Dlamini-Zuma says best way to implement NDP is in bite-sized chunks
BUSINESS LIVE / 04 OCTOBER 2018 - 13:40 / SUNITA MENON
The NDP was adopted in 2012, and called for unemployment to fall to 6% and sustained growth of 5.4% to be achieved by 2030
The national development plan (NDP) — SA's blueprint to eliminate poverty and reduce inequality by 2030 — will be broken up into smaller plans that will be dealt with in five-year time frames.
Minister Nkosazana Dlamini-Zuma delivering the 4th Annual National Development Plan (NDP) Lecture at the University of South Africa (UNISA) on 4 October 2018. Picture: GCIS
“We will break the NDP into smaller chunks of five years instead of just implementing the entire NDP.
We will outline the things we want to achieve over each five-year period,” minister in the presidency for planning, monitoring and evaluation Nkosazana Dlamini-Zuma said at the fourth NDP lecture, at Unisa's Pretoria campus on Thursday.
The implementation of this will begin in 2019.
“The planning laws are scattered so we need a lot of co-operation from every department. This won’t happen at the start of next year.”
A skills deficit, infrastructure gaps and a lack of transformation in the financial services sector are the biggest barriers to radical socioeconomic transformation, she said.
“The presence of infrastructure facilitates economic growth, but its absence inhibits it. We need to look sector by sector to create new jobs and new entrants into that sector. Government should create an environment that can do that.”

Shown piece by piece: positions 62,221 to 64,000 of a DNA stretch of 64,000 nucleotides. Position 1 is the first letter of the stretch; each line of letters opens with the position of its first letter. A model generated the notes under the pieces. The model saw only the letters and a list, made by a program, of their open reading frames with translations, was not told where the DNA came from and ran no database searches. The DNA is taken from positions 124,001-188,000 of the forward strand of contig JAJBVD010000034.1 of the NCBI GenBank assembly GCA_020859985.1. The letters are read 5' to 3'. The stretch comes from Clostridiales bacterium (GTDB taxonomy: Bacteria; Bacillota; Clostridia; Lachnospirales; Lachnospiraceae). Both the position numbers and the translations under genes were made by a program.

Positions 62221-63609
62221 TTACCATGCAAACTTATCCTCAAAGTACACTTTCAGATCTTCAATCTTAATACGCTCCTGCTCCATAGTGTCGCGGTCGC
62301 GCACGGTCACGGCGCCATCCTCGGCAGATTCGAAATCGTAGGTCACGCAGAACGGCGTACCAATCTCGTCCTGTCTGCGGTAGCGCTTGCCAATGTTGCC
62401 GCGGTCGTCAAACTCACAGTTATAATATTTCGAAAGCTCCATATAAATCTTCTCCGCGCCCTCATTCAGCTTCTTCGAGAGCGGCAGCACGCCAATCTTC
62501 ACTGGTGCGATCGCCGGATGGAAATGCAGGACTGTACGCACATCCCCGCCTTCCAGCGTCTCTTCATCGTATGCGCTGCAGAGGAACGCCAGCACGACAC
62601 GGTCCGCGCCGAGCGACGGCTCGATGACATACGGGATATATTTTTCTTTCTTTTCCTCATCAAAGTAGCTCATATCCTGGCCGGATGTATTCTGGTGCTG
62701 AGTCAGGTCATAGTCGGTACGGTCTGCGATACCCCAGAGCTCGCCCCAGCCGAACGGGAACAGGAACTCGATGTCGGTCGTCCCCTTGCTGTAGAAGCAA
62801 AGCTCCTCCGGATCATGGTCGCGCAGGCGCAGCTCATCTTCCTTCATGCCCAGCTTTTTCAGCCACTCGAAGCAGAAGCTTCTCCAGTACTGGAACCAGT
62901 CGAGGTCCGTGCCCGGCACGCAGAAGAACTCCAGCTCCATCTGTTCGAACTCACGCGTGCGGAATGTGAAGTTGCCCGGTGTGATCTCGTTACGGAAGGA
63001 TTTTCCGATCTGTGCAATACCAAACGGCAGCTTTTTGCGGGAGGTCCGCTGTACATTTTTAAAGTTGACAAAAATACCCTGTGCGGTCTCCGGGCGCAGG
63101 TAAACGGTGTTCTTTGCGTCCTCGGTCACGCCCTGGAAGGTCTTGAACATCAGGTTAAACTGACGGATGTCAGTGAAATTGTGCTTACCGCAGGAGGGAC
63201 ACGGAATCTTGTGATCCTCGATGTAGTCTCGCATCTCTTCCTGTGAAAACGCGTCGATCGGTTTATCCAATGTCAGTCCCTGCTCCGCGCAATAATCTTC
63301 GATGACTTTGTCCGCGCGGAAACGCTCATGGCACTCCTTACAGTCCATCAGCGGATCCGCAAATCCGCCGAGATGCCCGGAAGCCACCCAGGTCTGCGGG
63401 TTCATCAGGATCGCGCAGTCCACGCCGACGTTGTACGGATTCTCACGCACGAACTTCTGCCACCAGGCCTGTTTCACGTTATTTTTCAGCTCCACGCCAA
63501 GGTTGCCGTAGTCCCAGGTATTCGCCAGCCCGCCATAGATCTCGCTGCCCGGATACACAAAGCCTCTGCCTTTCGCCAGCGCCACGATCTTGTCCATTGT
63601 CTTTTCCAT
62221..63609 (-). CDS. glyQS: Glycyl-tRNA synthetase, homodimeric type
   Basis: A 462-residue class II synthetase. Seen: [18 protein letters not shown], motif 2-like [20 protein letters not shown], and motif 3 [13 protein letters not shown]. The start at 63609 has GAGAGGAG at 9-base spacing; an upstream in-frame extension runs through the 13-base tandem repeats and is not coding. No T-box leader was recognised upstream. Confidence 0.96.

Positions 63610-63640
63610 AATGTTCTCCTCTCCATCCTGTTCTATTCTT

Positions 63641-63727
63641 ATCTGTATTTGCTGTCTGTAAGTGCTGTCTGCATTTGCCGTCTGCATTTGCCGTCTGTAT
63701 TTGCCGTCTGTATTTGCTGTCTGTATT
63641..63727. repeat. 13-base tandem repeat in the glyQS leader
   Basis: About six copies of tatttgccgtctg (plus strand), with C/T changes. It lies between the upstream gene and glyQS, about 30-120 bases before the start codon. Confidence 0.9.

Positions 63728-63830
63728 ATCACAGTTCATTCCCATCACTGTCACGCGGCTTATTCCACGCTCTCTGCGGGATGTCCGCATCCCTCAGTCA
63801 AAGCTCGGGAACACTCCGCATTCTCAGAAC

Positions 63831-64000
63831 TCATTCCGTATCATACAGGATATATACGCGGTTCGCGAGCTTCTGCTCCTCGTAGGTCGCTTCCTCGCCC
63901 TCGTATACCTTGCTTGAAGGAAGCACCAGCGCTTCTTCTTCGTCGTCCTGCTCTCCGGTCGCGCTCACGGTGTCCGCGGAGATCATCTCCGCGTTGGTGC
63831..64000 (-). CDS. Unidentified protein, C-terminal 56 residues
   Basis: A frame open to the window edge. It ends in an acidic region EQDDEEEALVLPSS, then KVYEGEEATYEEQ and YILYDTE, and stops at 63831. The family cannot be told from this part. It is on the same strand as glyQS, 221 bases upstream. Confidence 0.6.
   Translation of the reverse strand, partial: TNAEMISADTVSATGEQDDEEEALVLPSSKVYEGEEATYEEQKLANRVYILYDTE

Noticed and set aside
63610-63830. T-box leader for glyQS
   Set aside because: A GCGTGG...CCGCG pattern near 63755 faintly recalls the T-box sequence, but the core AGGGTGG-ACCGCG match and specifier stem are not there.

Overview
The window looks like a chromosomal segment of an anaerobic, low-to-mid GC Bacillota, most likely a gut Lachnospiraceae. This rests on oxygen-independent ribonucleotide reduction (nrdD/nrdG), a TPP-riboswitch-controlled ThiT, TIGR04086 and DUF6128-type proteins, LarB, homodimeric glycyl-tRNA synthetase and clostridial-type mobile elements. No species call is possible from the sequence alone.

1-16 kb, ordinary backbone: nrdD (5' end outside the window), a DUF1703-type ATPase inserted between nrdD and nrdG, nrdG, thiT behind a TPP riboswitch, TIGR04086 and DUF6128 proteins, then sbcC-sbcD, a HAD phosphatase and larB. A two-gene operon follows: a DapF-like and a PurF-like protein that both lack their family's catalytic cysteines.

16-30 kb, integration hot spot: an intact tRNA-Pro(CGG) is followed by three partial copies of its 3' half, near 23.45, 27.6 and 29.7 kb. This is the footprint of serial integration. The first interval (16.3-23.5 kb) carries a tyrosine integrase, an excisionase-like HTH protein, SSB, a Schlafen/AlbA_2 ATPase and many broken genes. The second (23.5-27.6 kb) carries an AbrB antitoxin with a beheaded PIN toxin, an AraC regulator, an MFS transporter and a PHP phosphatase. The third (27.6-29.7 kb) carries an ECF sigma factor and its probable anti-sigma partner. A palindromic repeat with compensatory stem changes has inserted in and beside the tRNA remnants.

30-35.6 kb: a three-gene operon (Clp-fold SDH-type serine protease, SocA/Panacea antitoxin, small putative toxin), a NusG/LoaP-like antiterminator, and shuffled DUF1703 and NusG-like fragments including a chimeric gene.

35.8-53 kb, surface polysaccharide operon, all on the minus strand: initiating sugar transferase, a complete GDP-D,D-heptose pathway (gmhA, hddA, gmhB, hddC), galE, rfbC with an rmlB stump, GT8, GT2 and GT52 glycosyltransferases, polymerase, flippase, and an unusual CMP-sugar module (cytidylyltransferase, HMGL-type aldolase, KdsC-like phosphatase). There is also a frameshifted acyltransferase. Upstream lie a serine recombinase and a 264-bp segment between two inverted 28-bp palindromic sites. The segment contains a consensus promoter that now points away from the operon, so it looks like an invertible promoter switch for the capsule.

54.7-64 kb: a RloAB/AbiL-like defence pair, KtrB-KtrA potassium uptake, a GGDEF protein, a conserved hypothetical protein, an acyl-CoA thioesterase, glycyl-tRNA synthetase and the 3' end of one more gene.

While SA has reduced its child mortality rate and increased life expectancy, Dlamini-Zuma said SA has not done well in addressing unemployment. It currently stands at 27.2% after reaching record highs of 27.7% in the last three quarters of 2017.
“Where we haven’t done relatively well is with unemployment rates — and poverty and inequality persist,” she said.
The NDP was adopted in 2012, and called for unemployment of 6% and sustained growth of 5.4% to be achieved by 2030.
However, the national planning commission admitted in a report that poverty rates may have worsened, and slashed its jobless target to 14%.
“We should stay the course. There’s a tendency when things go wrong, then we want new policies. We need to stay the course, not chop and change from one policy to another,” said Dlamini-Zuma.
The NDP lecture took place against the backdrop of government, business and labour convening for a two-day summit in Pretoria to focus on the unemployment crisis.
Disclaimer - The views expressed here are not necessarily those of the BEE CHAMBER